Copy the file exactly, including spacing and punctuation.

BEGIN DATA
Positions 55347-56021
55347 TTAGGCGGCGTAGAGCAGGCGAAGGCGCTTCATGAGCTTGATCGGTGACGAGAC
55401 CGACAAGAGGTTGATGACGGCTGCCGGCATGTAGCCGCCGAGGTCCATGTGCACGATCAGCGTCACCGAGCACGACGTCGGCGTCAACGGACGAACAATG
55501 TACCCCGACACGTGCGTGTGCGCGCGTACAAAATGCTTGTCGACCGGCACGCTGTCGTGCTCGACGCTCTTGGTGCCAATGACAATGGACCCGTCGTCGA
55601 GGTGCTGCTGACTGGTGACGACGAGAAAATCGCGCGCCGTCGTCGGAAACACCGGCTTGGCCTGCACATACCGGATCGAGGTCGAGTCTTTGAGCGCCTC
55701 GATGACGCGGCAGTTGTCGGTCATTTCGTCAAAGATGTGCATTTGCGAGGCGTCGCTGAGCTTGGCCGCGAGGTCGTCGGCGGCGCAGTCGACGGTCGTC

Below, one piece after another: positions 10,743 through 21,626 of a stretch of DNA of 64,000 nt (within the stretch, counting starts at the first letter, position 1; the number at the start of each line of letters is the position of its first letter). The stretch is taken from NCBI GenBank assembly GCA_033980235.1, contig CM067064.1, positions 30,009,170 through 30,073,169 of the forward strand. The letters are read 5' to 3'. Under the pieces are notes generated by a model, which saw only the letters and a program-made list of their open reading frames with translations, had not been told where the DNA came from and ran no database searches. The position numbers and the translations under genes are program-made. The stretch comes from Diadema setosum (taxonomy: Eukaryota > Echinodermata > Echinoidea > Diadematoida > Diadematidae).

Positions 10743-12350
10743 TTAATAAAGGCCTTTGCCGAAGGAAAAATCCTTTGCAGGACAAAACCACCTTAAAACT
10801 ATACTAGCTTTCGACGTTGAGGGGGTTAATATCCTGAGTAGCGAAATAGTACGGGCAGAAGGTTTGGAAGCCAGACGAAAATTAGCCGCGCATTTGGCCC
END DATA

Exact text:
Positions 55347-56021
55347 TTAGGCGGCGTAGAGCAGGCGAAGGCGCTTCATGAGCTTGATCGGTGACGAGAC
55401 CGACAAGAGGTTGATGACGGCTGCCGGCATGTAGCCGCCGAGGTCCATGTGCACGATCAGCGTCACCGAGCACGACGTCGGCGTCAACGGACGAACAATG
55501 TACCCCGACACGTGCGTGTGCGCGCGTACAAAATGCTTGTCGACCGGCACGCTGTCGTGCTCGACGCTCTTGGTGCCAATGACAATGGACCCGTCGTCGA
55601 GGTGCTGCTGACTGGTGACGACGAGAAAATCGCGCGCCGTCGTCGGAAACACCGGCTTGGCCTGCACATACCGGATCGAGGTCGAGTCTTTGAGCGCCTC
55701 GATGACGCGGCAGTTGTCGGTCATTTCGTCAAAGATGTGCATTTGCGAGGCGTCGCTGAGCTTGGCCGCGAGGTCGTCGGCGGCGCAGTCGACGGTCGTC

Below, one piece after another: positions 10,743 through 21,626 of a stretch of DNA of 64,000 nt (within the stretch, counting starts at the first letter, position 1; the number at the start of each line of letters is the position of its first letter). The stretch is taken from NCBI GenBank assembly GCA_033980235.1, contig CM067064.1, positions 30,009,170 through 30,073,169 of the forward strand. The letters are read 5' to 3'. Under the pieces are notes generated by a model, which saw only the letters and a program-made list of their open reading frames with translations, had not been told where the DNA came from and ran no database searches. The position numbers and the translations under genes are program-made. The stretch comes from Diadema setosum (taxonomy: Eukaryota > Echinodermata > Echinoidea > Diadematoida > Diadematidae).

Positions 10743-12350
10743 TTAATAAAGGCCTTTGCCGAAGGAAAAATCCTTTGCAGGACAAAACCACCTTAAAACT
10801 ATACTAGCTTTCGACGTTGAGGGGGTTAATATCCTGAGTAGCGAAATAGTACGGGCAGAAGGTTTGGAAGCCAGACGAAAATTAGCCGCGCATTTGGCCC